Housing and Planning Bill

Written evidence submitted by Mike Kiely, Chair of the Board, Planning Officers Society (HPB 57)

My views on the various planning related provisions in the Bill are as follows:

Starter Homes

1. It is recognised that government are keen to make market housing more affordable through Starter Homes, with a 20% reduction on the normal market price. However Government’s intention that this reduction will be locked in only for 5 years, is a significant flaw in the model.

2. After 5 years the (lucky) occupant can sell at open market value. There is a price cap of £450K in London (GLA area) and £250K elsewhere. This will mean that in London, homeowners who buy through this mechanism for £360K (20% discount on £450K) would get a £90K windfall after 5 years.

This represents a 5% annual return on capital invested, irrespective of any housing price inflation. It will be a significant challenge to avoid abuse of this provision as it would be one of the best investment products on the market.

3. The plan that these homes will not be subject to CIL or s106 provisions as a means of assisting their funding will mean that Councils will have even less funding to provide necessary infrastructure. Against the background of severely constrained public expenditure, this is a further significant problem with this model.

4. The measure as currently framed will have a severe impact on Local Planning Authorities’ ability to provide affordable housing to those in the most severe housing need. It is aimed at those who are trying to access housing in the open market. If the 5- year limit on the reduction is maintained it will have the impact of increasing house prices because it puts more purchase capital into the market as a result of the 25% windfall.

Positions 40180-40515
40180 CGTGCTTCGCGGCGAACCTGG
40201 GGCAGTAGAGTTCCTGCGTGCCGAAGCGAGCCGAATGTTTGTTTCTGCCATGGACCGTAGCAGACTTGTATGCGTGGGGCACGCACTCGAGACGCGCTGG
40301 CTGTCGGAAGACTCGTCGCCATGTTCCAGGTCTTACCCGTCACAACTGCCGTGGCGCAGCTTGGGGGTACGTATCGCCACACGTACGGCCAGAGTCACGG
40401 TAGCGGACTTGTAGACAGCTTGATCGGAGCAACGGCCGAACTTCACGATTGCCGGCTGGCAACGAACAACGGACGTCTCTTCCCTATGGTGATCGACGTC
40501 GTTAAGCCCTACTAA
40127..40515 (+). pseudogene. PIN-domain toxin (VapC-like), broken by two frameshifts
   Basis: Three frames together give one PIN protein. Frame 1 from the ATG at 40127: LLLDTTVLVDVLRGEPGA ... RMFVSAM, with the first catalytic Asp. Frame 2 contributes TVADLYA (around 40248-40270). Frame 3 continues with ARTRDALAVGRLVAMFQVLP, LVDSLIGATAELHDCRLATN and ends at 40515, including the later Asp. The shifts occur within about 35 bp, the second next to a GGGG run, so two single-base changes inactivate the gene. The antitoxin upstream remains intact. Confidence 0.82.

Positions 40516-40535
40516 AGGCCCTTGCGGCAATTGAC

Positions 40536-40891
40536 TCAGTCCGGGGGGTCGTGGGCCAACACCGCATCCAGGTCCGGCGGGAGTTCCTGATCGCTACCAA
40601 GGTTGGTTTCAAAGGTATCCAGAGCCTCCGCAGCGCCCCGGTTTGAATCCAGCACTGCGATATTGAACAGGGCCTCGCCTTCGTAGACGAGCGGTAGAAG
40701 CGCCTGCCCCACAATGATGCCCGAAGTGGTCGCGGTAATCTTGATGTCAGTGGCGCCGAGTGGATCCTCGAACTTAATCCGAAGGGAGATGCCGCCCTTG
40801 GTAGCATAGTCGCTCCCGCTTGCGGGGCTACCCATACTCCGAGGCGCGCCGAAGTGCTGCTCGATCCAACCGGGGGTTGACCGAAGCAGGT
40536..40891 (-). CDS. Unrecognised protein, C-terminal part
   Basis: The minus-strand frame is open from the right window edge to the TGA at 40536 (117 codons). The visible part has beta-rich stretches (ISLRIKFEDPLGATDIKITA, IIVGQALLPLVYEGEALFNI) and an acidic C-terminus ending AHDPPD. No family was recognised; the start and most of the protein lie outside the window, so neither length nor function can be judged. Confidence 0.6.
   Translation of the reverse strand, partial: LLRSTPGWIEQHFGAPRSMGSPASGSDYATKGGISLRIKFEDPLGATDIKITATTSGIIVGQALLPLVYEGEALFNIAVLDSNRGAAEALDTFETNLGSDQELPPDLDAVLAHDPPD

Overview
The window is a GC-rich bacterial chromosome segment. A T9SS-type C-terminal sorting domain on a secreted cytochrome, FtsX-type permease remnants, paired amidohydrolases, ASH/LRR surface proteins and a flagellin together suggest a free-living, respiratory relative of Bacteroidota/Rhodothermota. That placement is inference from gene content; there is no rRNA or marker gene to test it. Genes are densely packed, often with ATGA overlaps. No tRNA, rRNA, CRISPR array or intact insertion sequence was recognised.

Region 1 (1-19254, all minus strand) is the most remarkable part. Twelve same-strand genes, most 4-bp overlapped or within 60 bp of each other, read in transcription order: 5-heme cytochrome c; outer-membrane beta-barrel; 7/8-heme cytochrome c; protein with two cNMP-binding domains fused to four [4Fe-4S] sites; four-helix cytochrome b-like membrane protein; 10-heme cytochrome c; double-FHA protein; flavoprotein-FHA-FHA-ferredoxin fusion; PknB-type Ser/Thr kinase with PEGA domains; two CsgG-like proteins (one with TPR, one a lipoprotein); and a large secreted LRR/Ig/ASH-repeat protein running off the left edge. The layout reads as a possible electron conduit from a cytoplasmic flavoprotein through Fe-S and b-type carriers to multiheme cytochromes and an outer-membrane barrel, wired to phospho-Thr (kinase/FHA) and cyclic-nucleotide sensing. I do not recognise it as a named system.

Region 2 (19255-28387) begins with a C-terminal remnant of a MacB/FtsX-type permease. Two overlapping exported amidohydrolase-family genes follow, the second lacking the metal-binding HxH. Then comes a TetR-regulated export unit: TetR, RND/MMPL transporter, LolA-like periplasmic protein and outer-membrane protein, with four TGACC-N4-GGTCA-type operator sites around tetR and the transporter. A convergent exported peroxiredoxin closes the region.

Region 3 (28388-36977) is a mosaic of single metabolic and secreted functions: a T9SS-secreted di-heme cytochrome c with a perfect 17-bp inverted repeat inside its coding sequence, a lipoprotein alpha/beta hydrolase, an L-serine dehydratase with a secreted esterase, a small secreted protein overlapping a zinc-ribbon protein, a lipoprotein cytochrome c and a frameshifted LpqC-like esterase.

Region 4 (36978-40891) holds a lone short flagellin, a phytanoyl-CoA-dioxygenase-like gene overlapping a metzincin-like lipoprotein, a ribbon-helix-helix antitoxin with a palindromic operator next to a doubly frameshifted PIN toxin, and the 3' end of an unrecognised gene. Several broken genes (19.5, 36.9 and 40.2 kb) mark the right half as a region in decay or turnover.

5. A model that keeps the 20% reduction in perpetuity and does not remove CIL or S106 payments should be pursued.

Self Build and Custom Build

6. POS recognises that this as a neglected housing sector, but even if Self Build and Custom Build expanded it will only ever be a relatively small contributor to overall housing numbers – around 2% maximum according to figures given by Brandon Lewis to this committee on Monday. These provisions place a considerable additional burden on local authorities to identify (via Local Plans) and grant sufficient permissions on serviced plots to meet the needs identified by those self/custom builders registered with Councils. POS questions whether this is the best use of scarce local authority resources.

7. It is therefore vital that the fees being introduced to cover costs provide for full cost recovery so this can be self-funding.

General Housing Provisions

8. Part 4 extends the right to buy to Housing Association tenants. These provisions are likely to increase the pressure on Councils to provide even more affordable housing as more social/affordable housing is lost to the sector. Given the challenges in providing affordable housing this seems very short-sighted

Neighbourhood Planning

9. The duty to assist Neighbourhood Forums in preparing their plans will place a burden on already overstretched and under resourced Local Planning Authorities. Although there is some financial support from DCLG at the moment to assist in deferring these additional costs, there is no certainty that this will continue so there is a risk that this could become a very significant financial burden for those Local Planning Authorities who enjoy high levels of neighbourhood planning activity in their areas. This can only impact adversely on the capacity of those councils to prepare Local Plans and keep them up to date.